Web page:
Arriving in Tucson seven years before the railroad, frontier photographer Henry Buehman captured the rapidly vanishing frontier on film. His son Albert Buehman continued the family tradition and gained international renown. Grandson Remick rounded out an 80-year family legacy.
Henry arrived in Tucson in July 1873. He was born in Bremen, Germany, in 1851 and became a photographer’s apprentice. At 17 he sailed for America. After two years in Visalia, Calif., Henry became a traveling photographer, hauling his glass plates and chemicals over the rutted wagon roads of California, Utah and Nevada.
Henry came to Tucson via the Butterfield Stage route, began working at Rodrigo’s photography gallery, and soon bought him out. Henry’s trademarks were originality and superior quality. In 1881, townsfolk said he was foolish for building a two-story building on Congress Street between Church and Stone. They felt the edge-of-town location was susceptible to Apache raids.
Although he often traveled through Apache country, hauling explosive chemicals by wagon was even more dangerous. His camera of choice was the 5″ x 7″, and he gained national attention advertising 10,000 photographs of Arizona Indians for sale at the 1893 Chicago World’s
Henry Buehman was Tucson’s mayor from 1895 to 1899. A congregational deacon, he decried Tucson’s moral depravity. “Even the dead sat for Henry Buehman” when he photographed stage robber Bill Brazelton’s dead body propped up against the jailhouse wall as a warning to would-be outlaws.
Following his passion, Henry took long trips to capture Arizona’s beauty. He made a special study of Arizona Indians and photographed historic figures such as Gen. Nelson Miles and John C. Frémont. Henry Buehman married schoolteacher Estelle Morehouse and they had two sons, Willis and Albert. Henry died on Dec. 19, 1912.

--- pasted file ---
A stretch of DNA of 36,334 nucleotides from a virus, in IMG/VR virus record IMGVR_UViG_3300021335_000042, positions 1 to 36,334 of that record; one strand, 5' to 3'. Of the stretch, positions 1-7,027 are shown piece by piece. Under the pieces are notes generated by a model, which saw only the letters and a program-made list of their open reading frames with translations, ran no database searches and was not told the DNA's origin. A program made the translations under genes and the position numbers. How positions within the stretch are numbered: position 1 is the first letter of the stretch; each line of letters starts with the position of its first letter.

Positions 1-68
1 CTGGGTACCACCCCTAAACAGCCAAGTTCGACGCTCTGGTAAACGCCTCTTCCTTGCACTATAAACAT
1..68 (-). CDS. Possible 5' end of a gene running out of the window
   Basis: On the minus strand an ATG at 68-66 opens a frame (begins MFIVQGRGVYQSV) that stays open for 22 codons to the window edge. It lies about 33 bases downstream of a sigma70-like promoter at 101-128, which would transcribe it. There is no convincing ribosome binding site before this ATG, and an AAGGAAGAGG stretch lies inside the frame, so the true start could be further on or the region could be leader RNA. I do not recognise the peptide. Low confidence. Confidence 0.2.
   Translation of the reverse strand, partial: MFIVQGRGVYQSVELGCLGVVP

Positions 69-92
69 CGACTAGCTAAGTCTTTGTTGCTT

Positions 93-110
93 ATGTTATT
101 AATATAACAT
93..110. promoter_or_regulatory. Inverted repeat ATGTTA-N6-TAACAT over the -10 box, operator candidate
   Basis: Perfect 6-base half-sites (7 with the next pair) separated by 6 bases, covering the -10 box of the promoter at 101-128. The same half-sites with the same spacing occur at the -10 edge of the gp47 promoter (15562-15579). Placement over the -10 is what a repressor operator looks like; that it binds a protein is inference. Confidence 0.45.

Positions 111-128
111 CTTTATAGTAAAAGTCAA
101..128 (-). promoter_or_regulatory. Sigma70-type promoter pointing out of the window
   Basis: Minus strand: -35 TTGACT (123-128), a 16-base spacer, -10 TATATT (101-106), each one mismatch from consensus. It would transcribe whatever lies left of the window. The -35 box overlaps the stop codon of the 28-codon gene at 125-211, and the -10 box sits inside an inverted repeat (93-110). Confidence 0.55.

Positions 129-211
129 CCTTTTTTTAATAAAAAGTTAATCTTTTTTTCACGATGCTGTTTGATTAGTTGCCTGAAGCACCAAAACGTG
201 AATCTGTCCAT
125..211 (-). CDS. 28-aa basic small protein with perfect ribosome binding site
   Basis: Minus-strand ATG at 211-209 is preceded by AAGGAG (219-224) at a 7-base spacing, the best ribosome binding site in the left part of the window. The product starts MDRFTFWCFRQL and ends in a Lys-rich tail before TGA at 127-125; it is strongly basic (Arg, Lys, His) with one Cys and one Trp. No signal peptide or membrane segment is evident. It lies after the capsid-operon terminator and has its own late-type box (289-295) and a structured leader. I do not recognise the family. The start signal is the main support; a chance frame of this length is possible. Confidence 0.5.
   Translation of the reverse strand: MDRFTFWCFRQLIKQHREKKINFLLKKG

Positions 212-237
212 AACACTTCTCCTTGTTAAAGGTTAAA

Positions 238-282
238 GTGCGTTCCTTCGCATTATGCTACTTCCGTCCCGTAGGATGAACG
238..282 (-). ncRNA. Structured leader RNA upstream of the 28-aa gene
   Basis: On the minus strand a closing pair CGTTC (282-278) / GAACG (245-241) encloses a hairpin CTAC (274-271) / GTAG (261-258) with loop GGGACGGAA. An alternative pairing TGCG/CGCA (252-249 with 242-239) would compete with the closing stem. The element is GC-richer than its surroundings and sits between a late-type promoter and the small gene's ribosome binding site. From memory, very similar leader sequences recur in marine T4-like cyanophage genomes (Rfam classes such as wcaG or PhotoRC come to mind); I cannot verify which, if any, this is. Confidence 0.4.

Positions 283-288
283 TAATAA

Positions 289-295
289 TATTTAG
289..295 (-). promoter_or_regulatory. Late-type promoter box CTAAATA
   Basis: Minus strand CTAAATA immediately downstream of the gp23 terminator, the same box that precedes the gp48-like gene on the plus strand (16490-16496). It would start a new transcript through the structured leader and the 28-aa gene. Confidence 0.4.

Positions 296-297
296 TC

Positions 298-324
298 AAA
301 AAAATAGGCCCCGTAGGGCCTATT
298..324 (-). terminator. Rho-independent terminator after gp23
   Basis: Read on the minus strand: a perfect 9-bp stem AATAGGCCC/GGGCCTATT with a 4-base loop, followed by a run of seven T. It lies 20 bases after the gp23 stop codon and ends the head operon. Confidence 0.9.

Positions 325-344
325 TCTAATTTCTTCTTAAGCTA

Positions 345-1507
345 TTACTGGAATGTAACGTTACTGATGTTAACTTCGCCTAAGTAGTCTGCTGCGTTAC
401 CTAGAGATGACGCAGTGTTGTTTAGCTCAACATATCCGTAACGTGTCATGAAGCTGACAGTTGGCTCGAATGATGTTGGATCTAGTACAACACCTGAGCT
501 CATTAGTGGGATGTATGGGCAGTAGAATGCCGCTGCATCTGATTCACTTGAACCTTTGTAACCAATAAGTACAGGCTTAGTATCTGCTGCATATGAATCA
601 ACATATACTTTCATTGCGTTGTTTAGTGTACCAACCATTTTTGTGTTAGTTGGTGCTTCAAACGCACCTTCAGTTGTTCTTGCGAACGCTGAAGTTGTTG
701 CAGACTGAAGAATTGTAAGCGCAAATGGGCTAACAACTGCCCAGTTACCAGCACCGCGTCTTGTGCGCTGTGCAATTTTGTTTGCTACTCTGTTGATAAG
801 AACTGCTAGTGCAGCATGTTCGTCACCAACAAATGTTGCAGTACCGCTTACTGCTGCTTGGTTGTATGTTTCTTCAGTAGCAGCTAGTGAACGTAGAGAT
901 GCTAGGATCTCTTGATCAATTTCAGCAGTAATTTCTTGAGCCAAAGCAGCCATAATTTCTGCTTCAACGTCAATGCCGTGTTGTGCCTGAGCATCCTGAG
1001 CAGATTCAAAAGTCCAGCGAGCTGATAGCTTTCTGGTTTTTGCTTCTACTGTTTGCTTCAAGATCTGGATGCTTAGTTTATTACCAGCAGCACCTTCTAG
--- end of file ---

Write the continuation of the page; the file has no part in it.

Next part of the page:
Albert was born in Tucson in 1886. He earned a degree in mining engineering went to work in Metcalf, Ariz. When Henry died, Albert tried to sell the studio, but hung onto it after three attempts to sell it fell through.
Albert capitalized on the magazine advertising and tourism boom, adding commercial photography to the studio’s economic mainstay, portraits. In 1926, Albert Buehman was invited to attend a six-week course at the Daguerre Memorial School of Photography, sponsored by the Photographers Association of America. His Arizona cowboy photographs won him highest honors. Albert co-founded the Photographers Association of Arizona in 1927, and became president of the Photographers Association of America in 1939.
Albert married Ella Doyle in 1912, and she worked alongside him in the studio. Their four children learned the trade and worked after school delivering photographs and drumming up business.
He served in the Arizona legislature and ran for Congress in 1948. He was elected president of the Arizona Pioneers Historical Society in 1940.
Albert warned his children about the undependability of the business, but son Remick took over the studio in 1946 anyway. Born in 1916, Remick joined the Marine Corps in 1942. He operated a photo lab in Saipan from 1942-46 and earned medals for flights over the Pacific.
Remick added aerial photography to the studio’s offerings, capturing Tucson’s postwar boom from the air. Remick also attended the Daguerre School. Albert retired in 1949, became executive manager of the Photographers Association of America, and an associate of the Royal Photographic Society of Great Britain.
The Buehmans sold the studio in 1952, ending 79 years of family photography in Tucson. Remick moved to California, and Albert Buehman died in 1967.
The Arizona Historical Society’s Buehman photographic collection consists of more than 250,000 glass-plate and nitrate negatives. It is one of the largest and finest photographic collections in the Southwest.
More than 100 of these photographs can be purchased in the book, “The Buehman Studio: Tucson in Focus,” published by the Arizona Historical Society in 1995. The book is available at the Arizona History Museum, (520) 628-5774.
- Jim Turner, Arizona Historical Society. Photo courtesy of the Arizona Historical Society.